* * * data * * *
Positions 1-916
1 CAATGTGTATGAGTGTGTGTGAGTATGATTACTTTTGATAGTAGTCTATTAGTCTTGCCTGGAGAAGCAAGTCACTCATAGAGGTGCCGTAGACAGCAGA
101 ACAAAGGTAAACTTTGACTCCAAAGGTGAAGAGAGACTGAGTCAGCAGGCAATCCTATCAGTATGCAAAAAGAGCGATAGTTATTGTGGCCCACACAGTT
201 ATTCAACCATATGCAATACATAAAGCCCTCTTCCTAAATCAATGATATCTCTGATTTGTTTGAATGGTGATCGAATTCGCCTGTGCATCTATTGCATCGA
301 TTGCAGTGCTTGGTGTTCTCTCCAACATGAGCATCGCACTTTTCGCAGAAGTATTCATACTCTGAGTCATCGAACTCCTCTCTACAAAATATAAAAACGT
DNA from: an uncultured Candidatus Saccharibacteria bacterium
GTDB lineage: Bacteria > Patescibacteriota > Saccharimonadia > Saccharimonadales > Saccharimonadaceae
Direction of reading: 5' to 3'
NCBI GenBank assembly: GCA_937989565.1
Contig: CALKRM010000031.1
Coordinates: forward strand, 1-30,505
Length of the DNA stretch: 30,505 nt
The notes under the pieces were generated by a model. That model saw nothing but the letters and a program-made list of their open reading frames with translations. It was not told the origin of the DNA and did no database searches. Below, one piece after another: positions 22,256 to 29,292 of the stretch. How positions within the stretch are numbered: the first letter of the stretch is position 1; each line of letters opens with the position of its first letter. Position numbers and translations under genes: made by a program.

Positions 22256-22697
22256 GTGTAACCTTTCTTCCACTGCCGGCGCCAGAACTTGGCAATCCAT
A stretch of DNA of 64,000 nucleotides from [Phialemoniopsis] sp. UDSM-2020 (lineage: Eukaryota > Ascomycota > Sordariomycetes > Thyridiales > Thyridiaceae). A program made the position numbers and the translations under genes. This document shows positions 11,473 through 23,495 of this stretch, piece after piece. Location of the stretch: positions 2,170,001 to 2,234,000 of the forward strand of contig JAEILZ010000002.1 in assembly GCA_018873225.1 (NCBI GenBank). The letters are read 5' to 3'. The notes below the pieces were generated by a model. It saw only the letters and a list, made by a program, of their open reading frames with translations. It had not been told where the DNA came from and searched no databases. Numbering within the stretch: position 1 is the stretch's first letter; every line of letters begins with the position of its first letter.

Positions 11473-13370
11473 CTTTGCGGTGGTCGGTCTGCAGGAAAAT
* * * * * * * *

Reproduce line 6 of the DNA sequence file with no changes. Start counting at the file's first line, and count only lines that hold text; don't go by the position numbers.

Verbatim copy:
DNA from: an uncultured Candidatus Saccharibacteria bacterium